Silver is extremely ductile, and can be drawn into a wire one atom wide.

Silver

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Chemical element with the symbol Ag and atomic number 47.

Chemical element with the symbol Ag and atomic number 47.

Silver is extremely ductile, and can be drawn into a wire one atom wide.
Silver(I) sulfide
The three common silver halide precipitates: from left to right, silver iodide, silver bromide, and silver chloride.
Crystals of silver nitrate
Structure of the diamminesilver(I) complex, [Ag(NH3)2]+
Different colors of silver–copper–gold alloys
Silver vase, circa 2400 BC
Silver mining and processing in Kutná Hora, Bohemia, 1490s
16th-century fresco painting of Judas being paid thirty pieces of silver for his betrayal of Jesus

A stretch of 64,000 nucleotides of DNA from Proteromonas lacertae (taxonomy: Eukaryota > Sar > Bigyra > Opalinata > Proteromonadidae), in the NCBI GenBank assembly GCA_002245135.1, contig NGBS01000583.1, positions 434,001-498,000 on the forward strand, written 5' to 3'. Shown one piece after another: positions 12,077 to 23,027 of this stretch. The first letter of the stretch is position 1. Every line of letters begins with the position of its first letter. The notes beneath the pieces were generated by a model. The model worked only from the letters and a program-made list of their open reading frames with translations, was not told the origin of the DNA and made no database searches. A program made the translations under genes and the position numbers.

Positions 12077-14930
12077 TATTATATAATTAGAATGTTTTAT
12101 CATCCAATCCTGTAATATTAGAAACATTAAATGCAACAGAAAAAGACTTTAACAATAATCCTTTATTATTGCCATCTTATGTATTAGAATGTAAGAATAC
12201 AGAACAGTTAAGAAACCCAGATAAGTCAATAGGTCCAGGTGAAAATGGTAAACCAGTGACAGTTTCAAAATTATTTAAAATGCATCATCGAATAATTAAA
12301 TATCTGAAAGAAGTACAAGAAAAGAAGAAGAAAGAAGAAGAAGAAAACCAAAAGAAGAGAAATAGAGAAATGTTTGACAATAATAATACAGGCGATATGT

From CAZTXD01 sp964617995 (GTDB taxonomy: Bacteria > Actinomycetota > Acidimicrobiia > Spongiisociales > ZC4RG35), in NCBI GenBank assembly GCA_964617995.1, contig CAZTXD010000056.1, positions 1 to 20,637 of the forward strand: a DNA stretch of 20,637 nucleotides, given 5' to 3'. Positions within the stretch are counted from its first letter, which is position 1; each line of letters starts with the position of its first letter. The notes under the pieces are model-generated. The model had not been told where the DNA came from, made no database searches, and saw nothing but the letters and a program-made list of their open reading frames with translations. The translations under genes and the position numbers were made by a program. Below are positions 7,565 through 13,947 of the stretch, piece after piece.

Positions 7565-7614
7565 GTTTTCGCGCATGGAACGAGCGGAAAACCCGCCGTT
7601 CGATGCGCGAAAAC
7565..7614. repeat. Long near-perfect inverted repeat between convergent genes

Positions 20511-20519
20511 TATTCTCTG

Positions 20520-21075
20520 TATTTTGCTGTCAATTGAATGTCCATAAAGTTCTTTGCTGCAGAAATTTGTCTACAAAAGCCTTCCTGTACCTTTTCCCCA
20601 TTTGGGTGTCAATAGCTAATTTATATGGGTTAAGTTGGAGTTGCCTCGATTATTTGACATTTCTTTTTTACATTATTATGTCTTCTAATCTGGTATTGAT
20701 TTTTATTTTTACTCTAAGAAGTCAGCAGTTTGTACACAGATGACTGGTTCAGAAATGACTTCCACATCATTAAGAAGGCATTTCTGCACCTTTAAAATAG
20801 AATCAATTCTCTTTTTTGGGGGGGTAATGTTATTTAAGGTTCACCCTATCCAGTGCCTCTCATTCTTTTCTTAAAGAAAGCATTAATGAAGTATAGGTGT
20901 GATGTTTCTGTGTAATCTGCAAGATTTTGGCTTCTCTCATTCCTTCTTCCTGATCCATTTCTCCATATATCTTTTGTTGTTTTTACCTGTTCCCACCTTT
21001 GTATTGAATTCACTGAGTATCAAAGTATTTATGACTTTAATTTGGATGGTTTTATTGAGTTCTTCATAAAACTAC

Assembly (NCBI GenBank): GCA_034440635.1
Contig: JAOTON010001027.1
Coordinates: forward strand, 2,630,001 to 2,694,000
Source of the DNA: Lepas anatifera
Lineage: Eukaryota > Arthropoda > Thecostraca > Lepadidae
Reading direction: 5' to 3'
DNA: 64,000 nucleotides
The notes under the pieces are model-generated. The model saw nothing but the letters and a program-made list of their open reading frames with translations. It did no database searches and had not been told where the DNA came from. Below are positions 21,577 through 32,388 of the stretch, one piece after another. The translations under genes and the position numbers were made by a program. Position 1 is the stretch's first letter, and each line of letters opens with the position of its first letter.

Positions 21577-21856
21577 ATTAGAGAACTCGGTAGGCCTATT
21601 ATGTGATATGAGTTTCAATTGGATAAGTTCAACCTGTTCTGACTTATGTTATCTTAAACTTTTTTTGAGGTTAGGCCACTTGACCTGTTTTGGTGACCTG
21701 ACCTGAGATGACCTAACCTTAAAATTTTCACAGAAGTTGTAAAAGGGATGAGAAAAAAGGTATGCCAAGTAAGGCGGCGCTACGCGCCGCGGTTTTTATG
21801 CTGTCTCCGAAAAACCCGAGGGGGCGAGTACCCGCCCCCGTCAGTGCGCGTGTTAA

Acanthite sample from the Imider mine in Morocco
A 2004 American Silver Eagle bullion coin, minted in .999 fine silver.
Embossed silver sarcophagus of Saint Stanislaus in the Wawel Cathedral was created in main centers of the 17th century European silversmithery - Augsburg and Gdańsk
17th century silverware
A tray of South Asian sweets, with some pieces covered with shiny silver vark
Proto-Elamite kneeling bull holding a spouted vessel; 3100–2900 BC; 16.3 x 6.3 x 10.8 cm; Metropolitan Museum of Art (New York City)
Ancient Egyptian figurine of Horus as falcon god with an Egyptian crown; circa 500 BC; silver and electrum; height: 26.9 cm; Staatliche Sammlung für Ägyptische Kunst (Munich, Germany)